being insufficiently studied. Many type L variables are really semiregulars or
belong to other types.
LB Slow irregular variables of late spectral types (K, M, C, S); as a rule, they are
giants (CO Cyg). This type is also ascribed, in the GCVS, to slow red irregular
variables in the case of unknown spectral types and luminosities.
LC Irregular variable supergiants of late spectral types having amplitudes of about
1 mag in V (TZ Cas).
M Mira (Omicron) Ceti-type variables. These are long-period variable giants with
characteristic late-type emission spectra (Me, Ce, Se) and light amplitudes from
2.5 to 11 mag in V. Their periodicity is well pronounced, and the periods lie in the
range between 80 and 1000 days. Infrared amplitudes are usually less than in
the visible and may be <2.5 mag. For example, in the K band they usually do not
exceed 0.9 mag. If the amplitudes exceed 1 - 1.5 mag , but it is not certain that
the true light amplitude exceeds 2.5 mag, the symbol "M" is followed by a colon,
or the star is attributed to the semiregular class with a colon following the symbol
for that type (SR).
PVTEL Variables of the PV Telescopii type. These are helium supergiant Bp stars with
weak hydrogen lines and enhanced lines of He and C. They pulsate with periods
of approximately 0.1 to 1 days, or vary in brightness with an amplitude of 0.1
mag in V during a time interval of about a year.
RR Variables of the RR Lyrae type, which are radially-pulsating giant A-F stars having
amplitudes from 0.2 to 2 mag in V. Cases of variable light-curve shapes as well as
variable periods are known. If these changes are periodic, they are called the
Traditionally, RR Lyrae stars are sometimes called short-period Cepheids or
cluster-type variables. The majority of these stars belong to the spherical
component of the Galaxy; they are present, sometimes in large numbers, in
some globular clusters, where they are known as pulsating horizontal-branch
stars. Like Cepheids, maximum expansion velocities of surface layers for these
stars practically coincide with maximum light.
RR(B) RR Lyrae variables showing two simultaneously operating pulsation modes,
the fundamental tone with the period P0 and the first overtone, P1 (AQ Leo).
The ratio P1/P0 is approximately 0.745;
RRAB RR Lyrae variables with asymmetric light curves (steep ascending branches),
periods from 0.3 to 1.2 days, and amplitudes from 0.5 to 2 mag in V;
RRC RR Lyrae variables with nearly symmetric, sometimes sinusoidal, light curves,
periods from 0.2 to 0.5 days, and amplitudes not greater than 0.8 mag in V
RV Variables of the RV Tauri type. These are radially pulsating supergiants having
spectral types F-G at maximum light and K-M at minimum. The light curves are
are characterized by the presence of double waves with alternating primary and
secondary minima that can vary in depth so that primary minima may become
secondary and vice versa. The complete light amplitude may reach 3-4 mag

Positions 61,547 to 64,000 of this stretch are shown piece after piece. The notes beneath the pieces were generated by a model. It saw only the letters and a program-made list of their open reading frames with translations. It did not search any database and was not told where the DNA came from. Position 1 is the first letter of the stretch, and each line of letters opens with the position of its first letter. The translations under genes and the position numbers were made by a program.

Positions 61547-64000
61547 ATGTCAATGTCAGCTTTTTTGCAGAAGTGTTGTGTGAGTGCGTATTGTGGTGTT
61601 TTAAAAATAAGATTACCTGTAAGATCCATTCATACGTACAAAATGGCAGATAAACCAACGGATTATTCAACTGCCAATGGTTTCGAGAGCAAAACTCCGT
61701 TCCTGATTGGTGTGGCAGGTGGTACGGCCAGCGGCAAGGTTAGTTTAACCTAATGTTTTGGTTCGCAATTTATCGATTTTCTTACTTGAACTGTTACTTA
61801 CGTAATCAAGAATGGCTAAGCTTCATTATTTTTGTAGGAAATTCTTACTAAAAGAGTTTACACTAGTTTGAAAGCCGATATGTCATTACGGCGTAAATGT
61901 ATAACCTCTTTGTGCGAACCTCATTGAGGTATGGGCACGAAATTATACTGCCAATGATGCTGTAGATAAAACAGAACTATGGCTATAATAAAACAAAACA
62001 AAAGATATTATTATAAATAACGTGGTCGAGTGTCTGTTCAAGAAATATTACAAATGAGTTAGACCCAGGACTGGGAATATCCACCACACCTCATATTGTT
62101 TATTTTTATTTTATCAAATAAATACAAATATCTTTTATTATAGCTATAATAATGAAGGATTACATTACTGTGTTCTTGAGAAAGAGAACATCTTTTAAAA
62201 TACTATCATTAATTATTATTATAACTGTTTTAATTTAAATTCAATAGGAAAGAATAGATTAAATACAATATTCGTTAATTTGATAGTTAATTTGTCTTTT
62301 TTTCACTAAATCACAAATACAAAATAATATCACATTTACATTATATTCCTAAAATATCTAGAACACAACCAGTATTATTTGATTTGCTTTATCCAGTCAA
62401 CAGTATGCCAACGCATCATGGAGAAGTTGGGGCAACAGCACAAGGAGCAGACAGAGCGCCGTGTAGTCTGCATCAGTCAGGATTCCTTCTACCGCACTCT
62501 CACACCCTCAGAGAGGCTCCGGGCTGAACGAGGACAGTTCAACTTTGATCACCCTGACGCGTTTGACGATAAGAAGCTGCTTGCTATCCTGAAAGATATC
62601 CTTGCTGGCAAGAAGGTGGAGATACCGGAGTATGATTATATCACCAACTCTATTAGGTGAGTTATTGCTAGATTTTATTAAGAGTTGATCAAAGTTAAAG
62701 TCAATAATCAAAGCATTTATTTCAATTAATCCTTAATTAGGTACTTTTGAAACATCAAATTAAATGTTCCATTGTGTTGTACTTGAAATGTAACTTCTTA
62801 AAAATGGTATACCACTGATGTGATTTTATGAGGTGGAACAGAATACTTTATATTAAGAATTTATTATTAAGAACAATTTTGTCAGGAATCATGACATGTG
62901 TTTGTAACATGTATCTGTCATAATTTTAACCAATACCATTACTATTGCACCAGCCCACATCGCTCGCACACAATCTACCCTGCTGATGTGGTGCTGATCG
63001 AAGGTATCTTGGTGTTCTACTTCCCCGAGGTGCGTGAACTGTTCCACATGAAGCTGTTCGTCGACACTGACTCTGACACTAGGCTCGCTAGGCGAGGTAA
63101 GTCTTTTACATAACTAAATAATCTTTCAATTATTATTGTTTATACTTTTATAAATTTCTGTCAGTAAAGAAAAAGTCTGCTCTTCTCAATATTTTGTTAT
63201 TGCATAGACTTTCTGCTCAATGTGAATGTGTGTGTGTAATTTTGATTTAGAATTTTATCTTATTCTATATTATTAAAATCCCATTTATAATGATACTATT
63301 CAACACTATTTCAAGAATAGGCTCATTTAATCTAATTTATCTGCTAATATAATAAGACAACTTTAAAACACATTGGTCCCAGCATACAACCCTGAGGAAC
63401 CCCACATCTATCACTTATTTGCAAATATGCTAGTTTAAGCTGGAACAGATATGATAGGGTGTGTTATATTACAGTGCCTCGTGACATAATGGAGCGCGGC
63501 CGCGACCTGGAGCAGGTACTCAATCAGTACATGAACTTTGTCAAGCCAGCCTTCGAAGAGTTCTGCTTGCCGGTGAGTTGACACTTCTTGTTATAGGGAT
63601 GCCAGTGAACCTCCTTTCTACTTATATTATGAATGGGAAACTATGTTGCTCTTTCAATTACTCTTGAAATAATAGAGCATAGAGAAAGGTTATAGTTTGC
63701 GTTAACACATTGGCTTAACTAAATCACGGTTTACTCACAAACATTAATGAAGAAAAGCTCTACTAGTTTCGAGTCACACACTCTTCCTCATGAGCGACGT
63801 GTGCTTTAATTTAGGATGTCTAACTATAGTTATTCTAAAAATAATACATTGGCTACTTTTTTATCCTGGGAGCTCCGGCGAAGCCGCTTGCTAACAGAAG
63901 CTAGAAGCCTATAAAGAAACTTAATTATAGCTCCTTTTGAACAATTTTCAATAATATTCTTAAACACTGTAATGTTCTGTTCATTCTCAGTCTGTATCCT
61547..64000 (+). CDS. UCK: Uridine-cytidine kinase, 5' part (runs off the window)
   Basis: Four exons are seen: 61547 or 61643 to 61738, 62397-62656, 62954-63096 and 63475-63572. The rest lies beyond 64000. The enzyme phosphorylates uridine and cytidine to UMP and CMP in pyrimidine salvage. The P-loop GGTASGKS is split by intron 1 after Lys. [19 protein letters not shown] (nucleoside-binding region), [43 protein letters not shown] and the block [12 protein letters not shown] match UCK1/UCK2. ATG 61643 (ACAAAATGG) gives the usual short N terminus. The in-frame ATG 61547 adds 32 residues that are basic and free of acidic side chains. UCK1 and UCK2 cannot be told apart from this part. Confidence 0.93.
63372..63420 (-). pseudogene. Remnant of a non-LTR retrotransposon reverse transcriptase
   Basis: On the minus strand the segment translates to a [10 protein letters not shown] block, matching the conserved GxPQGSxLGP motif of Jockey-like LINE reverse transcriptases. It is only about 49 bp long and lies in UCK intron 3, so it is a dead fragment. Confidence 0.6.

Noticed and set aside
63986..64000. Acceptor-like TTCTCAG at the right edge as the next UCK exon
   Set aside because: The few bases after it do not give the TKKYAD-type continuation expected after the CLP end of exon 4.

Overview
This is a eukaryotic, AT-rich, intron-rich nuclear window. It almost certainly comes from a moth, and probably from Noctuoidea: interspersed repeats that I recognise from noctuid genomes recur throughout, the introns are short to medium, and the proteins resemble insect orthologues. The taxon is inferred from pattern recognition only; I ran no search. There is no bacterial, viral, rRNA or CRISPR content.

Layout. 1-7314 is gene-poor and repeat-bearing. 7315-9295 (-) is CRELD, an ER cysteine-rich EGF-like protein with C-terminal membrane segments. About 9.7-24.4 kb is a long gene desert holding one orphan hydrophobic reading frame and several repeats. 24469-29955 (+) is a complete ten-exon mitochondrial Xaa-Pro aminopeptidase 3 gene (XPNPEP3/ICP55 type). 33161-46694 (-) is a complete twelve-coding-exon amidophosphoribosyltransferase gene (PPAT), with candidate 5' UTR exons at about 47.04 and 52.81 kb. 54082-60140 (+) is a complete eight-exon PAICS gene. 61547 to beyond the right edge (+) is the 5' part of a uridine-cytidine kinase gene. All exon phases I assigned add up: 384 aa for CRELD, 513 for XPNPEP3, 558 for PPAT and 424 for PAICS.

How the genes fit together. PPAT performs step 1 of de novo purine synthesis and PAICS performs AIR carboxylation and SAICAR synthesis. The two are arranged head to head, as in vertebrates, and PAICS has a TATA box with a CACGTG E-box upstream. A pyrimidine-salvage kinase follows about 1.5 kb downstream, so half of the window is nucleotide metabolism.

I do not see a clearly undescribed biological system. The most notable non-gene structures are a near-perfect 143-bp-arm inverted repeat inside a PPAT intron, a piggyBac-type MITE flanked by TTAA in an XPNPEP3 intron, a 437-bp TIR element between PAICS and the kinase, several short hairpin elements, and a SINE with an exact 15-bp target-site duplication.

in V. Periods between two adjacent primary minima (usually called formal
periods) lie in the range 30-150 days (these are the periods appearing in the
Catalogue). Two subtypes, RVA and RVB, are recognized:
RVA RV Tauri variables that do not vary in mean magnitude (AC Her);
RVB RV Tauri variables that periodically (with periods from 600 to 1500 days and
amplitudes up to 2 mag in V) vary in mean magnitude (DF Cyg, RV Tau).
SR Semiregular variables, which are giants or supergiants of intermediate and late
spectral types showing noticeable periodicity in their light changes, accompanied
or sometimes interrupted by various irregularities. Periods lie in the range from
20 to >2000 days, while the shapes of the light curves are rather different and
variable, and the amplitudes may be from several hundredths to several
magnitudes (usually 1-2 mag in V).
SRA Semiregular late-type (M, C, S or Me, Ce, Se) giants displaying persistent
periodicity and usually small (<2.5 mag in V) light amplitudes (Z Aqr).
Amplitudes and light-curve shapes generally vary and periods are in the range of
35-1200 days. Many of these stars differ from Miras only by showing smaller
SRB Semiregular late-type (M, C, S or Me, Ce, Se) giants with poorly defined
periodicity (mean cycles in the range of 20 to 2300 days) or with alternating
intervals of periodic and slow irregular changes, and even with light constancy
intervals (RR CrB, AF Cyg). Every star of this type may usually be assigned a
certain mean period (cycle), which is the value given in the Catalogue. In a
number of cases, the simultaneous presence of two or more periods of light
variation is observed;
SRC Semiregular late-type (M, C, S or Me, Ce, Se) supergiants (Mu Cep) with
amplitudes of about 1 mag and periods of light variation from 30 days to several
SRD Semiregular variable giants and supergiants of F, G, or K spectral types,
sometimes with emission lines in their spectra. Amplitudes of light variation are in
the range from 0.1 to 4 mag, and the range of periods is from 30 to 1100 days
(SX Her, SV UMa).
SXPHE Phenomenologically, these resemble DSCT (Delta Sct) variables and are
pulsating subdwarfs of the spherical component, or old disk galactic population,
with spectral types in the range A2-F5. They may show several simultaneous
periods of oscillation, generally in the range 0.04-0.08 days, with variable-
amplitude light changes that may reach 0.7 mag in V. These stars are present in
ZZ ZZ Ceti variables. These are nonradially pulsating white dwarfs that change their
brightnesses with periods from 30 s to 25 min and amplitudes from 0.001 to 0.2
mag in V. They usually show several close period values. Flares of 1 mag are
sometimes observed; however, these may be explained by the presence of close
UV Ceti companions.
These variables are divided into the following subtypes:
ZZA ZZ Cet-type variables of DA spectral type (ZZ Cet) having only hydrogen
absorption lines in their spectra;
ZZB ZZ Cet-type variables of DB spectral type having only helium absorption lines
in their spectra.